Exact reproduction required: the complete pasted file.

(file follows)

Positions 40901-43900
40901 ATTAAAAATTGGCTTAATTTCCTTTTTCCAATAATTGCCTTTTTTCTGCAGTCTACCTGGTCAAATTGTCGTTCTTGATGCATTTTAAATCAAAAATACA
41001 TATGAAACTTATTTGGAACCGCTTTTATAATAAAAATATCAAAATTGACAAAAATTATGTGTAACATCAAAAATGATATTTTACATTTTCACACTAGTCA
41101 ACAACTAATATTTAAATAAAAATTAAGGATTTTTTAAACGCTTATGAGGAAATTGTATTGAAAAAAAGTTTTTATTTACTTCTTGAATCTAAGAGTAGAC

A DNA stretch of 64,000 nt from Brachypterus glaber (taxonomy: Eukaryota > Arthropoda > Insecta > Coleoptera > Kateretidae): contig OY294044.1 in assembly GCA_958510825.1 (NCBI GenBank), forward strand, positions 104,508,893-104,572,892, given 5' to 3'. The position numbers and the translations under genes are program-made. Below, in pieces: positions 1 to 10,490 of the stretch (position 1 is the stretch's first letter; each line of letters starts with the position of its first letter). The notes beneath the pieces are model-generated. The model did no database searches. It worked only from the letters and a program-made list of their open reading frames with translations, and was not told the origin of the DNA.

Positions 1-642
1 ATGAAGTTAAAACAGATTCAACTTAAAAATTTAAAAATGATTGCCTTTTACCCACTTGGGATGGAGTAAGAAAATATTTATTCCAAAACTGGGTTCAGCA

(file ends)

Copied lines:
Positions 40901-43900
40901 ATTAAAAATTGGCTTAATTTCCTTTTTCCAATAATTGCCTTTTTTCTGCAGTCTACCTGGTCAAATTGTCGTTCTTGATGCATTTTAAATCAAAAATACA
41001 TATGAAACTTATTTGGAACCGCTTTTATAATAAAAATATCAAAATTGACAAAAATTATGTGTAACATCAAAAATGATATTTTACATTTTCACACTAGTCA
41101 ACAACTAATATTTAAATAAAAATTAAGGATTTTTTAAACGCTTATGAGGAAATTGTATTGAAAAAAAGTTTTTATTTACTTCTTGAATCTAAGAGTAGAC

A DNA stretch of 64,000 nt from Brachypterus glaber (taxonomy: Eukaryota > Arthropoda > Insecta > Coleoptera > Kateretidae): contig OY294044.1 in assembly GCA_958510825.1 (NCBI GenBank), forward strand, positions 104,508,893-104,572,892, given 5' to 3'. The position numbers and the translations under genes are program-made. Below, in pieces: positions 1 to 10,490 of the stretch (position 1 is the stretch's first letter; each line of letters starts with the position of its first letter). The notes beneath the pieces are model-generated. The model did no database searches. It worked only from the letters and a program-made list of their open reading frames with translations, and was not told the origin of the DNA.

Positions 1-642
1 ATGAAGTTAAAACAGATTCAACTTAAAAATTTAAAAATGATTGCCTTTTACCCACTTGGGATGGAGTAAGAAAATATTTATTCCAAAACTGGGTTCAGCA